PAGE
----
“But you used to be such a regular visitor, and you’ve bought lots of stuff in the past,” said the friend. “We’ll all miss you.”
“Thank you, but no, I’ll not be attending,” Fred replied. The friend offered to drive him there. ... And back. But Fred still declined.
“You can’t really be considered a serious railway narrow-gauge modeller unless you’re there,” his friend insisted. Fred was adamant. He appreciated the offer of a lift, and enjoyed the conversations with narrow-gauge modellers, but he still would not go.
“The club’s narrow-gauge layout has quite enough locos and stock,” Fred assured him. “Once we’ve built the few remaining kits we’ve got in store, we’ll be more than full.”
“But you can always find space for another loco or rake of coaches,” he was assured.
“What’s the point?” Fred asked. “None of us model in 7mm narrow-gauge at home, so it would be a waste of both building time and of money to overstock. And we’d just have more stuff to carry into and out of exhibition halls, and to maintain.” But his friend could not see that once a club project was completed, there was no logical reason to keep buying things for it, especially as training and maintenance sessions, and exhibition outings were the only time the stock was run.
“It’s always useful to have reserves and understudies in case anything goes wrong.”
“We’ve got them already.”
“You could always build your own 7mm narrow-gauge layout,” the friend suggested. “You could run the additional models on that.”
“But where would I put it? And it would divert me from my existing home layout and future club projects,” Fred responded. His friend saw neither of these as problems.
“I‘m always buying for my Great Project,” the friend announced with pride. “You can never have too much put by. After all, it might not be available by the time I actually get round to building it. I’ve cupboards, drawers and boxes full, all ready for the day.”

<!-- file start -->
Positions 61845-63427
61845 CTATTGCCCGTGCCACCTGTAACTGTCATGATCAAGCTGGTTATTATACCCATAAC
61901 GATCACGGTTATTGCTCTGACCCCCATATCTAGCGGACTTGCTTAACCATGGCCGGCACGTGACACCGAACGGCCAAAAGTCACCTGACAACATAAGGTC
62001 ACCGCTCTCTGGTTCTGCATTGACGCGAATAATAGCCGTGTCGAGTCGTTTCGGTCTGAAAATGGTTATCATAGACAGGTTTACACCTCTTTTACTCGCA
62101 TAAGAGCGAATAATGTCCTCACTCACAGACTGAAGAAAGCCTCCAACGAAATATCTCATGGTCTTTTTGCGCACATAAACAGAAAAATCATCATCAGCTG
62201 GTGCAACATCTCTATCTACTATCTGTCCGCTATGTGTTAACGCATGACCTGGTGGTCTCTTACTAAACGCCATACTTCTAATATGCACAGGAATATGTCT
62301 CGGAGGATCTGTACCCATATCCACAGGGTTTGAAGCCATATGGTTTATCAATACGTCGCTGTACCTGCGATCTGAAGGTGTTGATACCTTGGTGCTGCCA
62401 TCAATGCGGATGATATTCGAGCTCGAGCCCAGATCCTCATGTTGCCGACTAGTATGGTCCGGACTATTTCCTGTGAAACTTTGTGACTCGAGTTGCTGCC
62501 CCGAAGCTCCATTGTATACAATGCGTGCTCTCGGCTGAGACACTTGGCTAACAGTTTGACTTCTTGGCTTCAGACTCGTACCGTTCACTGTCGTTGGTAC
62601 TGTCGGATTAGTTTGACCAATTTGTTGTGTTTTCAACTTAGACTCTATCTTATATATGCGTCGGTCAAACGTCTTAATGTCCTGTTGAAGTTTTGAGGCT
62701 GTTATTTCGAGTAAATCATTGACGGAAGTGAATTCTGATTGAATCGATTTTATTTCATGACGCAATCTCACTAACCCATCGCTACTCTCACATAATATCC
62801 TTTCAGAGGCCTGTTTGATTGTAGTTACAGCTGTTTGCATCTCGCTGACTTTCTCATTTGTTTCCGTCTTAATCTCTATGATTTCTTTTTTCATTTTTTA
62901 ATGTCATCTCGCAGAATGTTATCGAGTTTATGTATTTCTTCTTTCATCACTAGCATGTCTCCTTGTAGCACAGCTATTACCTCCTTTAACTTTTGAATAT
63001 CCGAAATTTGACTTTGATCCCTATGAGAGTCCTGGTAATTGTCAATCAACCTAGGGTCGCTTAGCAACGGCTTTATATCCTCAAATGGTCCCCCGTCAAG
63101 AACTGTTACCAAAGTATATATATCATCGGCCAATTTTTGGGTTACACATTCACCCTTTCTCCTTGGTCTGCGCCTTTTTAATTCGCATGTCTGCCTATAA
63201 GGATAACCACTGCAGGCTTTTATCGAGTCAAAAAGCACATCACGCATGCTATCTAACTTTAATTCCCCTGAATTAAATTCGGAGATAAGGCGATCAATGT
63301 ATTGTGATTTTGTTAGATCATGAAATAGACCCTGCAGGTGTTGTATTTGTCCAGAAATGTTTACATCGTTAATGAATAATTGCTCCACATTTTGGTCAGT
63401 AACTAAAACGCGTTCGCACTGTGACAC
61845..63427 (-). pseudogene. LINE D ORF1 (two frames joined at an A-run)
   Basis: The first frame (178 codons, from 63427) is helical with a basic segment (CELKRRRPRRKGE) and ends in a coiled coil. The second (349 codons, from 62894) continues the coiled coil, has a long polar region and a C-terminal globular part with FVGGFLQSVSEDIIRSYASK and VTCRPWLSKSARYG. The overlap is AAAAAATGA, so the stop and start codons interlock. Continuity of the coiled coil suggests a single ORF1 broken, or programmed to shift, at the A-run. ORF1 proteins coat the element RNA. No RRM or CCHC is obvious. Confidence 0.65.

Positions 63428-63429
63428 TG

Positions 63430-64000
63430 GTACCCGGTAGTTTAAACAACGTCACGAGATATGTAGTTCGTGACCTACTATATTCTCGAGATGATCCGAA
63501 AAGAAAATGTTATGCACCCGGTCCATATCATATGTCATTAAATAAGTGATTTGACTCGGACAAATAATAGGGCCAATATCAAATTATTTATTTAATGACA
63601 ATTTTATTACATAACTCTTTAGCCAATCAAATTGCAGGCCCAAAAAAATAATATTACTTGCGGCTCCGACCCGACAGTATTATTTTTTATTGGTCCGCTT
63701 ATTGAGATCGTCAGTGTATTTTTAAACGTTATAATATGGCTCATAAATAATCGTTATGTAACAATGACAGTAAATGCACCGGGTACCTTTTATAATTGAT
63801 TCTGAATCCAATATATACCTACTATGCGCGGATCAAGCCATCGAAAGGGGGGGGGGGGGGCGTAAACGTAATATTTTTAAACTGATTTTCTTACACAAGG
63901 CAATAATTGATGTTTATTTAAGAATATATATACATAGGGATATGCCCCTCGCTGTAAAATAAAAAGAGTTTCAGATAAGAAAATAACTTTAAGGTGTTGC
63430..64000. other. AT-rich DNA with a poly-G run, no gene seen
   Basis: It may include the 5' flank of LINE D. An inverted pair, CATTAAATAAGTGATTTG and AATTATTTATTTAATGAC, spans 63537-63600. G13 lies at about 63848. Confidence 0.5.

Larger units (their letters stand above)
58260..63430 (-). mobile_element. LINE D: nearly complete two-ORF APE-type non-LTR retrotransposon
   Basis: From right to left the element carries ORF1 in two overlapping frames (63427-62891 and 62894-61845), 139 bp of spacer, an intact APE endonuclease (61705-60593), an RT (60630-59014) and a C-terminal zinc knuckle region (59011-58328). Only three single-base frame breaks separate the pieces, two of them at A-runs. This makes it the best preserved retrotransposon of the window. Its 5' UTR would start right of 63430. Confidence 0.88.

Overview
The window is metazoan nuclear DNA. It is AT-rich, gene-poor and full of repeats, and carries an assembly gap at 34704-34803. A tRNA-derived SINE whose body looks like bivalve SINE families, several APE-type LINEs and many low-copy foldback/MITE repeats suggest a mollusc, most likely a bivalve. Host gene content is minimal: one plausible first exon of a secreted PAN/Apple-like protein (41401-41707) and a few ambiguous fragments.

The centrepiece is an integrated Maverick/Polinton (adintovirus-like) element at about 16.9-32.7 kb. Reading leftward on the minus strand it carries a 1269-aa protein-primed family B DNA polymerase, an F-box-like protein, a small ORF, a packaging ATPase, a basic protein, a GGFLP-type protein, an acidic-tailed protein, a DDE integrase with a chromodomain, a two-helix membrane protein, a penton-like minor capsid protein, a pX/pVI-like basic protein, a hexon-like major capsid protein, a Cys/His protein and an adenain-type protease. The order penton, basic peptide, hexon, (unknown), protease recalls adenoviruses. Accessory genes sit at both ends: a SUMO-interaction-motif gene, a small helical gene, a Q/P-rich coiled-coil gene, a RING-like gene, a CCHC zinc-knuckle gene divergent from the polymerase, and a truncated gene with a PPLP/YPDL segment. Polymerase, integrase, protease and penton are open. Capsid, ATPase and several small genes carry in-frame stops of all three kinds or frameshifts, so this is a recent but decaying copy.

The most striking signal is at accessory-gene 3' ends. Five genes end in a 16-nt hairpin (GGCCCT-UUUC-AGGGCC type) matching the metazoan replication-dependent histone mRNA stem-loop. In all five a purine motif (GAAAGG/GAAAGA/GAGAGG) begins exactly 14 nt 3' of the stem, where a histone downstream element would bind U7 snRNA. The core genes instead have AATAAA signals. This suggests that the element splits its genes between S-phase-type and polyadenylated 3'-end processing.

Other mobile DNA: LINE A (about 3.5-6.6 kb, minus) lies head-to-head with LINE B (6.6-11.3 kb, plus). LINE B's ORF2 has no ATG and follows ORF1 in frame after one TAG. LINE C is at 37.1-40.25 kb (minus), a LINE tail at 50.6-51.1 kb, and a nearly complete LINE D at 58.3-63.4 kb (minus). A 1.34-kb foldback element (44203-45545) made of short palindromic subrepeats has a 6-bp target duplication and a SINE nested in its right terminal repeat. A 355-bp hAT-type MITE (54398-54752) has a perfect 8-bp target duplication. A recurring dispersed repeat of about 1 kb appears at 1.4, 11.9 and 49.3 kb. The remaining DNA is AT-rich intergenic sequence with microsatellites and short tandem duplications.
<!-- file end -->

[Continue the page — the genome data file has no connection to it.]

Fred knew his friend only too well. He’d had his Great Project on the go for over thirty years, and at the present rate of progress, it would take another thirty to get it to anything like completion. How many of those stored kits would he ever make up? In the mean time, how many would be superseded by better versions? Once operational, how many would he find he no longer needed to run the services he envisioned? Would he have enough sidings to accommodate them on his layout? Or would they spend most of their time on storage shelves and in boxes awaiting an occasional turn on the tracks?
“Finite space, finite cash, finite time,” our chairman observed. “Aren’t these the great obstacles to being able to model everything we might fancy?” We agreed with him that selection and prioritisation were desirable for any model railway project.
|Posted on March 31, 2017 at 2:55 PM|
At the Whirtleborough show, we heard the Plonkton show manager again talking about his procedure for selecting layouts for his exhibition. He was adamant. “You mustn’t have more than one layout representing the same company or era. There must be a good mix of scales and gauges, and of operating styles at well.”
“I remember visiting one show where one builder was exhibiting two models of the same place. The key difference was that one was set in LMS times while the other in early British Railways. The track plans were the same. The buildings were nearly identical, except for paint colours and some alterations. The pattern of traffic was exactly the same.